Stephanie Arzate is a sophomore at Georgetown’s School of Foreign in Service, planning on majoring in Regional and Comparative Studies with an emphasis on Women and Education. She grew up in Chicago only three miles away from the
historic Wrigley Field and moved to Arizona at the age of ten. A city
girl at heart, her love of architecture had always convinced her that she would one day become an interior designer. But after reading Nicholas Kristof’s Half the Sky and Greg
Mortenson’s Three Cups of Tea, Stephanie became increasing interested in international relations and women’s education in the developing world. Convinced she needed to do something, Stephanie worked alongside the Afghan Institute of Learning her final year in high school and organized a team to raise money to fund the education of over 50 Afghan women. This experience has brought her to Georgetown and ultimately Women LEAD. In her limited spare time, Stephanie enjoys crafting, which has consequently turned her into a frequent shopper of the craftstore, Hobby Lobby.
Why did you want to become involved with Women LEAD? Why do you care about young women’s leadership?
Before entering my first year at Georgetown University, I thought that the answer to solving all the world’s problems was educating women. In fact, I stayed firm to this belief until one day, in the midst of my “education empowers women” rant in my Justice and Peace Studies class, my professor called me out and said, “That seems to be your answer to a lot of things. What happens afterward?” This was my wake up call – so what does happen afterwards? How feasible is it for an educated, qualified woman to enter the workforce if she lives in a misogynistic society? I wanted to become involved with Women LEAD in order to better understand the post-education stage of female empowerment. I strongly believe that without the leadership of half if its population, a country will never reach its full potential.
Talk about one woman who you think has had an impact on your life and whom you admire.
It might be the clichéd answer, but the woman who has had the biggest impact on my life is my mother. Growing up in Mexico, she and her older brother moved out of an abusive relative’s house at the age of sixteen and from then on provided for themselves. Later my mother became the prime caretaker of her younger brother, nine years her junior. My mother seldom talks about her childhood, but when she does, she happily recalls the adventures she and my uncles got into. Today, my mother is a preschool teacher for Headstart, a career that perfectly accommodates her love of working with children and helping others. Surprisingly enough, she often credits her past for molding her into the woman she is today. Although she has always encouraged me I aspire to be half the woman she is – a strong, accomplished woman who always puts her loved ones before her.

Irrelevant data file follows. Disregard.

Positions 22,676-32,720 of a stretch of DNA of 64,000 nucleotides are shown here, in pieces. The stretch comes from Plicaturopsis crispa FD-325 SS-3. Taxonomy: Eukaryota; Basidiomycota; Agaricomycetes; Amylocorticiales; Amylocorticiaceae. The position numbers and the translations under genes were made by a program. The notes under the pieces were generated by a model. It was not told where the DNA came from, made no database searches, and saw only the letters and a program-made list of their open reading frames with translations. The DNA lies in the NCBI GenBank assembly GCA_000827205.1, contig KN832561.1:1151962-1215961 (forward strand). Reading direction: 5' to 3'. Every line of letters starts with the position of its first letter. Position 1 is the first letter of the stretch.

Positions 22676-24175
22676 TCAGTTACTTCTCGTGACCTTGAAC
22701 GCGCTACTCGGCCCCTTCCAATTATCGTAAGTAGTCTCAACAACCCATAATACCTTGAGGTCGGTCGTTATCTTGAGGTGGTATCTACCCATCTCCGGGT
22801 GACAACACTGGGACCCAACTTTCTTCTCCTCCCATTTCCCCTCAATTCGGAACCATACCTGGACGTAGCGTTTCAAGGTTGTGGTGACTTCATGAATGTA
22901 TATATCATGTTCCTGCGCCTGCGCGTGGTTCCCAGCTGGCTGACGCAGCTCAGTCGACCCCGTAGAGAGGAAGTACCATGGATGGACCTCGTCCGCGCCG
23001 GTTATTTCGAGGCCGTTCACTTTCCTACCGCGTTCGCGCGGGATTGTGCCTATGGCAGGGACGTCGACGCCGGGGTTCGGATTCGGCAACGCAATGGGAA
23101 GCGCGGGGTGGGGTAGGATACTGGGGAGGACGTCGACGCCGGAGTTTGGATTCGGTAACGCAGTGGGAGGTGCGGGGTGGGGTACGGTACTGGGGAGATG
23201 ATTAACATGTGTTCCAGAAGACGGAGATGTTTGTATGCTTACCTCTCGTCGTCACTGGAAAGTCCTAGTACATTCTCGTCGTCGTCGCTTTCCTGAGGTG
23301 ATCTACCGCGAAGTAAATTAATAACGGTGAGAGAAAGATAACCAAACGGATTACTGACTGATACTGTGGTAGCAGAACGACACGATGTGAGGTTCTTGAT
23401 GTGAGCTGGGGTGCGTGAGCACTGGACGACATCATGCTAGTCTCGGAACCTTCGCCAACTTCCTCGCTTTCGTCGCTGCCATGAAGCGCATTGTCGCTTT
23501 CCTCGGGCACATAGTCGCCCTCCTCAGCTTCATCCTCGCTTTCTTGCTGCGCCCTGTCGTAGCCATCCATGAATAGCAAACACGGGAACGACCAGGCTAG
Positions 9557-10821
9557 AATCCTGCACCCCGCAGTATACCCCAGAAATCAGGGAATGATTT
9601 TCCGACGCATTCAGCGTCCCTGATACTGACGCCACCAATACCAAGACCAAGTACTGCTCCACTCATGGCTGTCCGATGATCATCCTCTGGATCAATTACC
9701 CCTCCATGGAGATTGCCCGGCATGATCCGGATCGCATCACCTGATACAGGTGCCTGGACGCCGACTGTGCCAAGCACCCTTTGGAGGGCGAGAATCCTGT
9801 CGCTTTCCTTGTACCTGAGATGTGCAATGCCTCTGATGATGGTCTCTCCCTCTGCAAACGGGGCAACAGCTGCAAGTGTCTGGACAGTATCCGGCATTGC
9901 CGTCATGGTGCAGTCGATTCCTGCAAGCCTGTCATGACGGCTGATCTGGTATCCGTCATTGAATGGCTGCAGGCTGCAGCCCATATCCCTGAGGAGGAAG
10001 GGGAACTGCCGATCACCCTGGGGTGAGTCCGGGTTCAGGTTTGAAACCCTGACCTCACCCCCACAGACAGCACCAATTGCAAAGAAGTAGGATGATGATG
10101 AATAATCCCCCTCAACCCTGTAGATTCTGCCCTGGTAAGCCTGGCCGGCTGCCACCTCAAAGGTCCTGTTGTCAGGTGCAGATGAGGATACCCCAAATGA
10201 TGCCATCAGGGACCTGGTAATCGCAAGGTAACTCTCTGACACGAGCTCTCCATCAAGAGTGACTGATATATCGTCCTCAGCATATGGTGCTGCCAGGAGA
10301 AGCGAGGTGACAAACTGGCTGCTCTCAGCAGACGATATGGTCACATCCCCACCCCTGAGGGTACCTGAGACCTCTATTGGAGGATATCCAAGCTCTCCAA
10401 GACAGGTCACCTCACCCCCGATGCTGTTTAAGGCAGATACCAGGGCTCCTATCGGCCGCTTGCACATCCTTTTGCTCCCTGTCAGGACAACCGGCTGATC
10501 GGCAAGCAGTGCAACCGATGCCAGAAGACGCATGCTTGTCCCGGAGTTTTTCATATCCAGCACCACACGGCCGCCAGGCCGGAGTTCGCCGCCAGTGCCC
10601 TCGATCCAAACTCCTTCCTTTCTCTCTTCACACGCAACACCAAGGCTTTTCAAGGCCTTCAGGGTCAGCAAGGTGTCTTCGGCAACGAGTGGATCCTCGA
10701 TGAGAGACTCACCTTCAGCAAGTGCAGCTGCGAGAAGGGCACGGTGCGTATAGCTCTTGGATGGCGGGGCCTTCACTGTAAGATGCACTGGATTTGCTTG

What is your most significant accomplishment to date?
As a senior, my close friend Noemi Gonzalez and I started a chapter of an organization called New Global Citizens on our high school campus. New Global Citizens connects high school students to global nonprofits and then gives students the tools and resources to educate, fundraise, and advocate on behalf of their cause. That year, our chapter decided to support the Afghan Institute of Learning, a nonprofit started by Dr. Sakena Yacoobi that educates two of the most undermined groups in the Afghan population, women and children. NGC gave me my first experience with women empowerment. I became a passionate and dedicate advocate for women in Afghanistan and I was blessed to have a group of students by my side that were just as passionate and dedicated. In the end, our efforts paid off. After a year of hosting poetry nights and educating our peers about women’s rights in Afghanistan, we ended up bringing in over $1,500 dollars and sponsoring the education of fifty Afghan women. This is my most significant accomplishment to date. I proudly grin whenever I tell someone that because of the efforts of my team, fifty women can now attend school.